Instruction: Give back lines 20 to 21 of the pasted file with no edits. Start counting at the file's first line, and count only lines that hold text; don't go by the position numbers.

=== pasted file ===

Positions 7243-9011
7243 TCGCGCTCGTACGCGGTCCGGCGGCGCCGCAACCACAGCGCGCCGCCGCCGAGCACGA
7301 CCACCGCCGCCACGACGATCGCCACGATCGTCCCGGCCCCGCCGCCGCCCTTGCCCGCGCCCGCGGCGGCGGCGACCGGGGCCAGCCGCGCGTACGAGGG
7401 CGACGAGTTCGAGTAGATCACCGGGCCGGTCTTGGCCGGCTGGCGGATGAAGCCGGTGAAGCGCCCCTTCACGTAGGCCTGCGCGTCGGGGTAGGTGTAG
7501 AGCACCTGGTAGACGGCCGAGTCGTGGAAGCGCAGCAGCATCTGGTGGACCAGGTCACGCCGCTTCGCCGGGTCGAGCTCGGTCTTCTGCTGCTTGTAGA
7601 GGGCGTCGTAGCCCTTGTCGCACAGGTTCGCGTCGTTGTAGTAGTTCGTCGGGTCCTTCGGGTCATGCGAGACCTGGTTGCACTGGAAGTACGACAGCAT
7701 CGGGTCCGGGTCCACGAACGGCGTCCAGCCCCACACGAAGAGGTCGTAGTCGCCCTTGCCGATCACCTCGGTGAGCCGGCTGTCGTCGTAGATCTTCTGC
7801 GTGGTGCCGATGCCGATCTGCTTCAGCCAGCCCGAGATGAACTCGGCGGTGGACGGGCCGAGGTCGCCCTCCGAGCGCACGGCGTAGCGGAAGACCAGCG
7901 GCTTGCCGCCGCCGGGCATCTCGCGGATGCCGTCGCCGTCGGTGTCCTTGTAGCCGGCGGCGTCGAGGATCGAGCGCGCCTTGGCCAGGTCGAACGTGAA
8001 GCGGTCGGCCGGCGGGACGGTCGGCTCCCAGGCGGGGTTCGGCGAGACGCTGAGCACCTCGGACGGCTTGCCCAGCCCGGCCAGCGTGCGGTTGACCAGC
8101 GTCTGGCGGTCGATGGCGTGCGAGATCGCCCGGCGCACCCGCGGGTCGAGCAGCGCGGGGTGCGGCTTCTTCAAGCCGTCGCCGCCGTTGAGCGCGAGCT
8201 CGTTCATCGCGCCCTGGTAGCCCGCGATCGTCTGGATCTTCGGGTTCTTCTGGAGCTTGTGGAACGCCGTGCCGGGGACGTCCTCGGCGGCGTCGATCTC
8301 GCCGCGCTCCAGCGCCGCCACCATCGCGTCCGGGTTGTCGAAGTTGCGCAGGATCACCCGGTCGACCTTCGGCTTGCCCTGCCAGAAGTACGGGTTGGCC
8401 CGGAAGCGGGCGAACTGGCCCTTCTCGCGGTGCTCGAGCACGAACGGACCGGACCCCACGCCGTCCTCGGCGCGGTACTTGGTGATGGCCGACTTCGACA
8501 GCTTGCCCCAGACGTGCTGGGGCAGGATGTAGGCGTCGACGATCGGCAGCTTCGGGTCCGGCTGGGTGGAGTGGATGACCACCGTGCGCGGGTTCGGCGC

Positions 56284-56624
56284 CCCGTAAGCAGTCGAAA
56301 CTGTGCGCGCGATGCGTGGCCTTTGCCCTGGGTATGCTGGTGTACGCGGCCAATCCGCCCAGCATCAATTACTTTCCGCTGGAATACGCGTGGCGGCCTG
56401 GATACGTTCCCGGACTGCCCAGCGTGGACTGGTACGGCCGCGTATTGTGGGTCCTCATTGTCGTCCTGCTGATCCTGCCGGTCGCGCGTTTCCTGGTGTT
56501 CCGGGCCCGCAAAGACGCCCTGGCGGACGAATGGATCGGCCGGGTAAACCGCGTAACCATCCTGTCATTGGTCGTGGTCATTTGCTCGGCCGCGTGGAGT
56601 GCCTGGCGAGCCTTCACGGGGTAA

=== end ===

56501 CCGGGCCCGCAAAGACGCCCTGGCGGACGAATGGATCGGCCGGGTAAACCGCGTAACCATCCTGTCATTGGTCGTGGTCATTTGCTCGGCCGCGTGGAGT
56601 GCCTGGCGAGCCTTCACGGGGTAA